As the coronavirus outbreak in the U.S. approaches the beginning of its sixth month, Congress continues to debate whether and to what extent the federal government should provide further economic support, relief, and stimulus. The House of Representatives and the Senate recently have proposed two very different coronavirus relief packages and efforts to reconcile the policy differences reflected in the two different approaches have to date not been successful. But while it remains to be seen what if anything ultimately may emerge, among the critical aspects of the proposed packages worth considering are the liability shield provisions in the proposed Senate package. The Senate liability shield bill, if enacted, could significantly diminish the potential liabilities of businesses and other organizations for the transmission of the COVID-19 disease in their facilities. These liability restrictions could have significant implications for these organizations’ liability insurers as well. And, as discussed below, the adoption of the kinds of liability restrictions that the Senate has proposed could have implications – at least indirectly —  for the organizations’ D&O insurers, too.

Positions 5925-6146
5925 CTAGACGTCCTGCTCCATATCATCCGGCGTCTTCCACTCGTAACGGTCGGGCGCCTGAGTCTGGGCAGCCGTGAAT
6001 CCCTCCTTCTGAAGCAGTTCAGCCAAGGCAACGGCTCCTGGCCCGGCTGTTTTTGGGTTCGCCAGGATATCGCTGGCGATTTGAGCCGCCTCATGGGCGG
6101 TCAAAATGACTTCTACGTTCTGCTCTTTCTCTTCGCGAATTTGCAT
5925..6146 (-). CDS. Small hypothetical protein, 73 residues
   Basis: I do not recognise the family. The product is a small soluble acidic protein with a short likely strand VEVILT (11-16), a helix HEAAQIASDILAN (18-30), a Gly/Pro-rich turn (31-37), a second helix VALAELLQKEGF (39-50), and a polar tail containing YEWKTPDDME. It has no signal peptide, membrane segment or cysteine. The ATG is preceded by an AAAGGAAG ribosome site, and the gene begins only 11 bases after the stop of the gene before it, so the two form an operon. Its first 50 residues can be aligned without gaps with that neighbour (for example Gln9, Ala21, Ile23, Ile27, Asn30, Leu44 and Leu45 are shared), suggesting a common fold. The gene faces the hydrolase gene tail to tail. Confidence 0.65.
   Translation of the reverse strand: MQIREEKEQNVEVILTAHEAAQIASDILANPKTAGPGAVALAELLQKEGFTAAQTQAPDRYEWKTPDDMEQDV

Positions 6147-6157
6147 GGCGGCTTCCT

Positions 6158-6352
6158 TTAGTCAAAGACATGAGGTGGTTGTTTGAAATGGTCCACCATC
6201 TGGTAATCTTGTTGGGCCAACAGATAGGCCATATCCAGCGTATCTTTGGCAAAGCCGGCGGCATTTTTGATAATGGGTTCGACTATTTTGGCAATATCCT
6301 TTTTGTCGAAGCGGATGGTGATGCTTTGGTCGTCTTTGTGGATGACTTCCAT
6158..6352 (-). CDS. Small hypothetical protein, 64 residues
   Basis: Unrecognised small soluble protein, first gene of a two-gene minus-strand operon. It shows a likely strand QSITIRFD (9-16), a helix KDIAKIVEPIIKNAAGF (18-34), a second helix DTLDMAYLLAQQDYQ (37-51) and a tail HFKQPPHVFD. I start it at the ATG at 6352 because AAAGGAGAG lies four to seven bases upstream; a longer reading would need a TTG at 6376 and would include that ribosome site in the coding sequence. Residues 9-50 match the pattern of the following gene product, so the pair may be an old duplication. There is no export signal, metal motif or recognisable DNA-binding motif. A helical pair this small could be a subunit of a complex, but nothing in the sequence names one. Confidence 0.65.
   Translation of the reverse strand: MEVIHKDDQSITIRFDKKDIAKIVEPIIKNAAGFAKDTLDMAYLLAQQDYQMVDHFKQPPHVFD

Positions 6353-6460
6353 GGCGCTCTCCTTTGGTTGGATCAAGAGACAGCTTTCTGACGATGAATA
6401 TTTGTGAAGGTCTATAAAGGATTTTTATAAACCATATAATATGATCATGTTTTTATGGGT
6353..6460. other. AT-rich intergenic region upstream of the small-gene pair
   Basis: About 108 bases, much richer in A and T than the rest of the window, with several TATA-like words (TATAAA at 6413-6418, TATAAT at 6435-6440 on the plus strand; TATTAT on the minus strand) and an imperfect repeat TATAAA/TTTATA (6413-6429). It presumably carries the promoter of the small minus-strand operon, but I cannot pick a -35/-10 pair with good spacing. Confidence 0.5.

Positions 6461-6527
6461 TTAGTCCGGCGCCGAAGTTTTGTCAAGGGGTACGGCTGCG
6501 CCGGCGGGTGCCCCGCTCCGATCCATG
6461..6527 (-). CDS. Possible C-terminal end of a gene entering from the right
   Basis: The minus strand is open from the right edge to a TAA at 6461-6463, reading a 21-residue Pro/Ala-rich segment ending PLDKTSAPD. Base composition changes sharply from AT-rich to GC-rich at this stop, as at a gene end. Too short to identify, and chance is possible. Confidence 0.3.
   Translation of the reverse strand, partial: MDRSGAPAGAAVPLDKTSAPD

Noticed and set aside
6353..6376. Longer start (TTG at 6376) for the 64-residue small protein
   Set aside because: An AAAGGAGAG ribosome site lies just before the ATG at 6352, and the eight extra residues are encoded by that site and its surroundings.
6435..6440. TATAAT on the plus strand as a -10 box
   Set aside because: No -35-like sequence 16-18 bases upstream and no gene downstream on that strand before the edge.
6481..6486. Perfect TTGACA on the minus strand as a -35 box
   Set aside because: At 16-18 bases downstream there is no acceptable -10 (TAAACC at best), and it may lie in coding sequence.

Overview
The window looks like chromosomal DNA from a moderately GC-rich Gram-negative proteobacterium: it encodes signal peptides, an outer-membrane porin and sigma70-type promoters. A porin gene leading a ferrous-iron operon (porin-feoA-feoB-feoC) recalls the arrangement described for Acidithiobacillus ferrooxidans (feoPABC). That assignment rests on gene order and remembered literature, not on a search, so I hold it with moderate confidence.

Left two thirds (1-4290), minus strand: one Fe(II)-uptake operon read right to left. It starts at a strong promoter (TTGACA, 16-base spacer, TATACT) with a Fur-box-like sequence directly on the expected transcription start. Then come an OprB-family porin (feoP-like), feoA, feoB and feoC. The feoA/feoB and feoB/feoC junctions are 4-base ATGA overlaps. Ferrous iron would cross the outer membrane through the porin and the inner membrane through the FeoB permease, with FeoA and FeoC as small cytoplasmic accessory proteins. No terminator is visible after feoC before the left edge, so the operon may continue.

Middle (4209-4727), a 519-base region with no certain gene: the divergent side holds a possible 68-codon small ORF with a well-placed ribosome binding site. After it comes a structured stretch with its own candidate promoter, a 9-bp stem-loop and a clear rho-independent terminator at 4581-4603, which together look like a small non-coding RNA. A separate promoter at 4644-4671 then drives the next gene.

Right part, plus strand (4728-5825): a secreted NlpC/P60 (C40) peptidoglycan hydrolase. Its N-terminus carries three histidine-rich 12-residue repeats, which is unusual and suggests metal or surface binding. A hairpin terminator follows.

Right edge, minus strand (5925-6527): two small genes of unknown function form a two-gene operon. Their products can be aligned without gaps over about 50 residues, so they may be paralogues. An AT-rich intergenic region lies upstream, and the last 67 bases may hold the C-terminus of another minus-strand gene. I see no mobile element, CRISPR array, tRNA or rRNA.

Continue Reading Potential Impact of Proposed Coronavirus Liability Shield

Columbia Law School Professor John C. Coffee, Jr.

On February 10, 2017, as I noted in a recent post, Rep. Bob Goodlatte of Virginia introduced a bill in Congress seeking to introduce a number of reforms to class action litigation. In the following guest post, Columbia Law School Professor John C. Coffee, Jr. provides his views regarding the reforms proposed in the bill. A version of this article previously appeared on the CLS Blue Sky Law blog (here). I would like to thank Professor Coffee for his willingness to publish his article as a guest post on this site. I welcome guest post submissions from responsible authors on topics of interest to this blog’s readers. Please contact me directly if you would like to submit a guest post. Here is Professor Coffee’s article.
Continue Reading Guest Post: How Not to Write a Class Action “Reform” Bill